Top 5 most-read stories last week: Breckenridge Ski Resort opens for the season, the election race in the 3rd Congressional District and Keystone project marred by big-dollar lawsuits
Stories in this list received the most page views on SummitDaily.com in the past week.
After getting blanketed with over 14 inches of fresh snow over the weekend, Breckenridge Ski Resort has announced it will open for the 2022-23 ski and ride season two days earlier than planned — Nov. 9.
“This is super exciting for us,” senior communications manager Sara Lococo said. “From what I can tell over the past 10 years, we have only opened up early one other time and that was in 2018. This is definitely really cool and exciting. We are thrilled to be able to kick the season off early and welcome the community back to the ski slopes in Breck.”
Breckenridge was moved by several factors to open up the two days earlier than anticipated.
“With weather and the temperatures we have been seeing, we have made really strong progress on snowmaking,” Lococo said. “Anytime that we can get skiers and riders riding sooner, we are all about that. The opportunity presented itself and we were able to get our staff in place and get our operations where they need to be in order to open.”
— Cody Jones
Win or lose, Democrat Adam Frisch shocked Republican U.S. Rep. Lauren Boebert and the national Democratic establishment that gave him little chance of succeeding in Tuesday’s election.
Logging thousands of miles driving across a district the size of Mississippi, his goal was to meet voters in person and overcome the stigma of being a millionaire from Aspen. The race in the 3rd Congressional District was still too close to call on Nov. 9, but Frisch held a narrow lead in a district that was widely believed to favor Republicans.
Frisch, a former currency trader whose only political experience was serving on Aspen’s city council, sought to make a case that he was a moderate Democrat who would focus on western Colorado and not be a part of what he calls the D.C. circus.
— The Aspen Times
The co-developer of a $300 million resort in Keystone says $8 million went missing from the project and the firm was then pushed out for revealing the other developer’s bank fraud.
That developer accused of fraud says the other developer is a liar, sham and grifter who committed a federal crime while running a scam that cost the project $72 million.
The Kindred Resort, which broke ground earlier this year and is expected to open in 2025, will be a ski-in, ski-out hotel and condo complex on four acres. Its 95 condos range in price from $1 to $6 million, according to the Summit Daily News.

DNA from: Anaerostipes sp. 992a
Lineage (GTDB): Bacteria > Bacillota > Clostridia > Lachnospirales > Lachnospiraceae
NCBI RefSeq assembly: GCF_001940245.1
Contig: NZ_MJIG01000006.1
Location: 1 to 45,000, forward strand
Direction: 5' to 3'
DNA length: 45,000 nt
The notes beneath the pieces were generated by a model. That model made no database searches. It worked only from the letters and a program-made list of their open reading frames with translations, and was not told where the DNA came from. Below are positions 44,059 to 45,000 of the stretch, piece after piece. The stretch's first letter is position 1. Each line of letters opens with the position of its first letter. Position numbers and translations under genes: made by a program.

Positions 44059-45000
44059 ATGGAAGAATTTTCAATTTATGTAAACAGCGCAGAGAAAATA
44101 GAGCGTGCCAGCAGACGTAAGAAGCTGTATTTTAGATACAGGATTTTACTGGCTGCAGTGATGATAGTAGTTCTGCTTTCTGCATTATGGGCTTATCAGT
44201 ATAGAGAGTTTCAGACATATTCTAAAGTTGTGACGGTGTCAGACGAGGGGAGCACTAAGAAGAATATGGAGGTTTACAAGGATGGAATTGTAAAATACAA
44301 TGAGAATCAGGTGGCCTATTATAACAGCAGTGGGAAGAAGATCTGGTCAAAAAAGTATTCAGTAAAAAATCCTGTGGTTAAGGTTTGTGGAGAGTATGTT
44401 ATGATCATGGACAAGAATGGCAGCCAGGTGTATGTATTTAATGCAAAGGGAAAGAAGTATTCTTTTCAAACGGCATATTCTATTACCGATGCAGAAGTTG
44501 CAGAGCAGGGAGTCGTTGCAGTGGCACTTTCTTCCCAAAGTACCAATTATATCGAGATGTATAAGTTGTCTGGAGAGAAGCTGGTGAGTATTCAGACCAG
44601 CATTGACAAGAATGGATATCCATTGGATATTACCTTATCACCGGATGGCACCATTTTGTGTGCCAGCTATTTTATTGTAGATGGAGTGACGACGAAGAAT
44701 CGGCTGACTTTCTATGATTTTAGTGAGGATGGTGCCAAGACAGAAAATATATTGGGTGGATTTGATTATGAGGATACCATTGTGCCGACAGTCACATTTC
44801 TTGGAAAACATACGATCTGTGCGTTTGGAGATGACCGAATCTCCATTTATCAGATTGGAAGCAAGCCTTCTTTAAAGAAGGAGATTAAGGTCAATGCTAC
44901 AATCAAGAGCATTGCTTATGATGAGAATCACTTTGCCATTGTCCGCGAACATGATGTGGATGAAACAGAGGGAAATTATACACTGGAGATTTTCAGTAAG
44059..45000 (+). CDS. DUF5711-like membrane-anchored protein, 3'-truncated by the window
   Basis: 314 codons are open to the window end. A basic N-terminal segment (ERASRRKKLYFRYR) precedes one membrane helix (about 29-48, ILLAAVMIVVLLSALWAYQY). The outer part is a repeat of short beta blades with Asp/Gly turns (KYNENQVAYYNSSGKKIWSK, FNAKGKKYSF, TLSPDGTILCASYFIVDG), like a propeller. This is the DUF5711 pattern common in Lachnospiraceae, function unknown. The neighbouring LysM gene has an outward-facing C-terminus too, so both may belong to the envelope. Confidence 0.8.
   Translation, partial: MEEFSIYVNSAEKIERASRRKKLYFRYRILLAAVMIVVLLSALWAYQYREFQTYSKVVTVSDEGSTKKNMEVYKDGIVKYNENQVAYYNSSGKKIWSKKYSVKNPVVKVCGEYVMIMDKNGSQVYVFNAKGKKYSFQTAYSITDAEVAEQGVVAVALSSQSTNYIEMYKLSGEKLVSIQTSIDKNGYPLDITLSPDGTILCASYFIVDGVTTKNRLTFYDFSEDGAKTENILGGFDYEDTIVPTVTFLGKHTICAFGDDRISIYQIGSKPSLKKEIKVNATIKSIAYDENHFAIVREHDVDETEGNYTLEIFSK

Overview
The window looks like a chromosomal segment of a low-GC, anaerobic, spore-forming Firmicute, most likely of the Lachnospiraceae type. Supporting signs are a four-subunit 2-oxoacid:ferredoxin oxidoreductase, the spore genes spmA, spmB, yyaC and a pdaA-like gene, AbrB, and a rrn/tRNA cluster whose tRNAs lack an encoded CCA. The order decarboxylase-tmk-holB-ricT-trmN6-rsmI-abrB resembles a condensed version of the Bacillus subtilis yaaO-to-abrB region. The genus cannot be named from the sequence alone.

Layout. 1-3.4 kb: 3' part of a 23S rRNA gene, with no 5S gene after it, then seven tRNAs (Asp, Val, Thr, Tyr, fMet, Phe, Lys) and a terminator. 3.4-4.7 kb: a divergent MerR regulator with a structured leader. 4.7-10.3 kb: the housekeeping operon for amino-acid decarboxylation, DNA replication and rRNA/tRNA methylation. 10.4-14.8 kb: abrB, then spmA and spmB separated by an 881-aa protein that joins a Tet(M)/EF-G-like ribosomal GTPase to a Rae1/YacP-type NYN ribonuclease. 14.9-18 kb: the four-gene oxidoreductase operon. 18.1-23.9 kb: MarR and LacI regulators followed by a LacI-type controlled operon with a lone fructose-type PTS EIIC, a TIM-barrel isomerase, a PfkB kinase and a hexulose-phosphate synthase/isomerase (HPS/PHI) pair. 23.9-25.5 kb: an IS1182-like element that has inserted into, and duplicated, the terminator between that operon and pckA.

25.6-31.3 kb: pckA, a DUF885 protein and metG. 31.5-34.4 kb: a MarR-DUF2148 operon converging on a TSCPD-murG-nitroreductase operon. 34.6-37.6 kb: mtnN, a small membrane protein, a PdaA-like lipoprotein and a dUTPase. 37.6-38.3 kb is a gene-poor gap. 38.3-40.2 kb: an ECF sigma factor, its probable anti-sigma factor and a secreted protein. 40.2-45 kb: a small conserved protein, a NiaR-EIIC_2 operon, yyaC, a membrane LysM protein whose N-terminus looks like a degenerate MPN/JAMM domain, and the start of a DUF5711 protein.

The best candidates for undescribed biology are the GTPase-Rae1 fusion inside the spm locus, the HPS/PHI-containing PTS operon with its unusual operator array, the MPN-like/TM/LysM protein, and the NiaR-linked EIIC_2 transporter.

Lawsuits sitting at courthouses in New York City and Breckenridge reveal deep and lasting animosity between the two firms picked by Vail Resorts to co-develop the project. The result could be costly litigation, with each side demanding the other pay tens of millions of dollars.
The interstate is now open after “safety concerns” closed Interstate 70 eastbound between Copper Mountain and Vail Pass around 6:51 p.m. Nov. 9, according to a Colorado Department of Transportation alerts.
The National Weather Service has issued a hazardous weather outlook that was set to expire at noon Nov. 10.
Gusts of wind up to 50 mph and between 3 to 8 inches of snow are forecasted during the storm. Eagle County is forecast to receive more snow than Summit County, meteorologists said.
— Andrew Maciejewski
Running out of time and options to save water along the drying Colorado River, federal officials said they’re considering whether to release less water from the country’s two largest reservoirs downstream to Arizona, California and Nevada.
Without enough snow this winter, the water level at Lake Powell — the country’s second-largest reservoir — will drop below a critical level by next November, according to a new report from the U.S. Bureau of Reclamation. Below that point, the Glen Canyon Dam will no longer be able to generate electricity and experts worry whether conditions will worsen to the point that the structure will no longer be able to send water downstream at all.
Conditions on the Colorado River are worsening quicker than expected. The seven states in the river basin made little progress saving water over the summer and Colorado is heading into its third La Niña winter in a row, likely indicating below-average snowpack. A worst-case scenario, once considered only as a hypothetical, now presents a very real threat.
“It’s going to be ugly,” Mark Squillace, a water law professor at the University of Colorado, said. “The bottom line is there just isn’t going to be enough water available.”
— The Denver Post
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